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Use Your State Trademark Registration to Enforce Your Rights Online

As previously discussed (here), I believe that state trademark registrations have their place in forming a smart trademark protection strategy.

Here’s another reason why they can be useful: enforcing your rights with online portals like Amazon, eBay, and Google. Generally, these providers only act on complaints about counterfeiting or trademark infringement if the complaining party can establish its superior rights by supplying a registration number. At least with Amazon (with whom I’ve recently dealt), this includes state trademark registrations.

Assuming state registrations continue to do the trick (and are similarly acted on by eBay, Google, and other providers), they can be an attractive option for a trademark owner if its goal is to stop online infringement. They’re quick (in Washington, you can get a registration certificate within a week or two), they’re cheap ($105 in filing fees in Washington, including expedited processing), and they’re almost automatically granted.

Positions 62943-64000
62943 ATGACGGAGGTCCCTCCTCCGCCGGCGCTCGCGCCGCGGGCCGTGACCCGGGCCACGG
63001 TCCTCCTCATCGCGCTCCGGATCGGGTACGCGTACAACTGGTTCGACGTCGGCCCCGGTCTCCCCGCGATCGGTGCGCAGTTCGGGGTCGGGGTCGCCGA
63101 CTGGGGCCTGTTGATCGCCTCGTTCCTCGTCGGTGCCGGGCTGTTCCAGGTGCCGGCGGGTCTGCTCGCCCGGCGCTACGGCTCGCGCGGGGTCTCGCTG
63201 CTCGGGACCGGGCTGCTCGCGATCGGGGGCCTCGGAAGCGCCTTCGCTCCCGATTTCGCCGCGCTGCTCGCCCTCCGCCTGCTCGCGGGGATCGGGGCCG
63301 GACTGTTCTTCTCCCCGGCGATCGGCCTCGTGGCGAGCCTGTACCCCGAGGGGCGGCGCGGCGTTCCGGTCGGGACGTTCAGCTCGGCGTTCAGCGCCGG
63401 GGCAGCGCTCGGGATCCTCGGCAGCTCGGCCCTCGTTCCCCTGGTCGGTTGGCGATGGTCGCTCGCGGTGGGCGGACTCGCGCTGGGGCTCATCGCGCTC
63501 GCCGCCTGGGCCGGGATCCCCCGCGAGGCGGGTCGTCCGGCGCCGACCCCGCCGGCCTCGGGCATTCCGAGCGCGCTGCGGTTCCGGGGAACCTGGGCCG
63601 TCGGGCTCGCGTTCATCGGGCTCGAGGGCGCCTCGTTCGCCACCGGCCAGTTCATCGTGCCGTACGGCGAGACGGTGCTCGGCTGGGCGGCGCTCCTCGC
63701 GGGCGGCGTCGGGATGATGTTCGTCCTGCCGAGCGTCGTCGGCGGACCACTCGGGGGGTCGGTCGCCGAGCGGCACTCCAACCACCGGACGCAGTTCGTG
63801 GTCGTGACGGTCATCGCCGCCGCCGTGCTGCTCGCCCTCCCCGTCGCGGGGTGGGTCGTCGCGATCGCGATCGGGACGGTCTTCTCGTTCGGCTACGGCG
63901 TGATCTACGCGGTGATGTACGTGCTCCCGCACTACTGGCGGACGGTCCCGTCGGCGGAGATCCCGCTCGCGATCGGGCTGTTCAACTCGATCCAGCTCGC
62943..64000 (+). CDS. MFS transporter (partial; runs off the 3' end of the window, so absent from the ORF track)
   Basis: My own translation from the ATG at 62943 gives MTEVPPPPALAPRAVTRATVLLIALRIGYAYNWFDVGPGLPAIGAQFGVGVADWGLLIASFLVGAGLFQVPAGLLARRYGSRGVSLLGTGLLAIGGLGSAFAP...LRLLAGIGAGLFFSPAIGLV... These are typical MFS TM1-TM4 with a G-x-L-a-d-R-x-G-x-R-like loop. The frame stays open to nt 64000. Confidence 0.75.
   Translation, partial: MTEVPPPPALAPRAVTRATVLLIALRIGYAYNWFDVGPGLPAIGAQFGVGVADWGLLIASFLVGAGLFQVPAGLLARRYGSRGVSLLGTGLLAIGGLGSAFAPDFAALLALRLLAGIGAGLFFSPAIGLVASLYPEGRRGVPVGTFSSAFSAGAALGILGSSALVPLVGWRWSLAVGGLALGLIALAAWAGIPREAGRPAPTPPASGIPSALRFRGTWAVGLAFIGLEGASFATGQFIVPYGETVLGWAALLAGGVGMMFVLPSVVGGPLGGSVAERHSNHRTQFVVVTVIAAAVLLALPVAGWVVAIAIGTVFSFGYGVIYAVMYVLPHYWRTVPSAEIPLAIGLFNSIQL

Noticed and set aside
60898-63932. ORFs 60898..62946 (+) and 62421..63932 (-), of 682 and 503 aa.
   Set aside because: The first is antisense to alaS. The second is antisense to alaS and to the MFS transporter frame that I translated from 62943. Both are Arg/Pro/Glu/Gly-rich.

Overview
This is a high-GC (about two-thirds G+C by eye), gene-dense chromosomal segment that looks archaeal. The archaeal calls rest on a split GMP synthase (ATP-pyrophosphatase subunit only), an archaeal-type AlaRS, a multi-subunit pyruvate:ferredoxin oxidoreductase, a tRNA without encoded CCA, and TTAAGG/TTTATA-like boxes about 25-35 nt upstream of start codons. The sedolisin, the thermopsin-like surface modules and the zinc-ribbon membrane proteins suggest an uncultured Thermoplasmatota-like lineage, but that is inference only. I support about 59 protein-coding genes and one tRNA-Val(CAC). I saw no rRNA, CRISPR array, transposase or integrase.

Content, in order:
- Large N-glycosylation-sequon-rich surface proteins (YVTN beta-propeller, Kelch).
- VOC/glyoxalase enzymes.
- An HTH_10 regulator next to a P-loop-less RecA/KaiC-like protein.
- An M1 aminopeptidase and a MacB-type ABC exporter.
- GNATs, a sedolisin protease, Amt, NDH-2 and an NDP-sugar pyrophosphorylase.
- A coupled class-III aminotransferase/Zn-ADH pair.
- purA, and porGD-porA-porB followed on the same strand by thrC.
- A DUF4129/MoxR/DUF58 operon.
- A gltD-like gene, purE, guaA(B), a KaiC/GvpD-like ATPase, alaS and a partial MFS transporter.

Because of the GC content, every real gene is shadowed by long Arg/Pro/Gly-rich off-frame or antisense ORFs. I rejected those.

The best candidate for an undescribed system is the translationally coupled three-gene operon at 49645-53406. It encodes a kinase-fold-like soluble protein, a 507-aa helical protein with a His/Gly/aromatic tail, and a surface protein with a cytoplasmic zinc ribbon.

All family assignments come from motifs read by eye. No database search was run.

If you want to maximize your trademark rights, it’s no substitute for a federal registration. But if you only do business locally, or want a quick credential to leverage with online providers, a state registration can be an option to consider.

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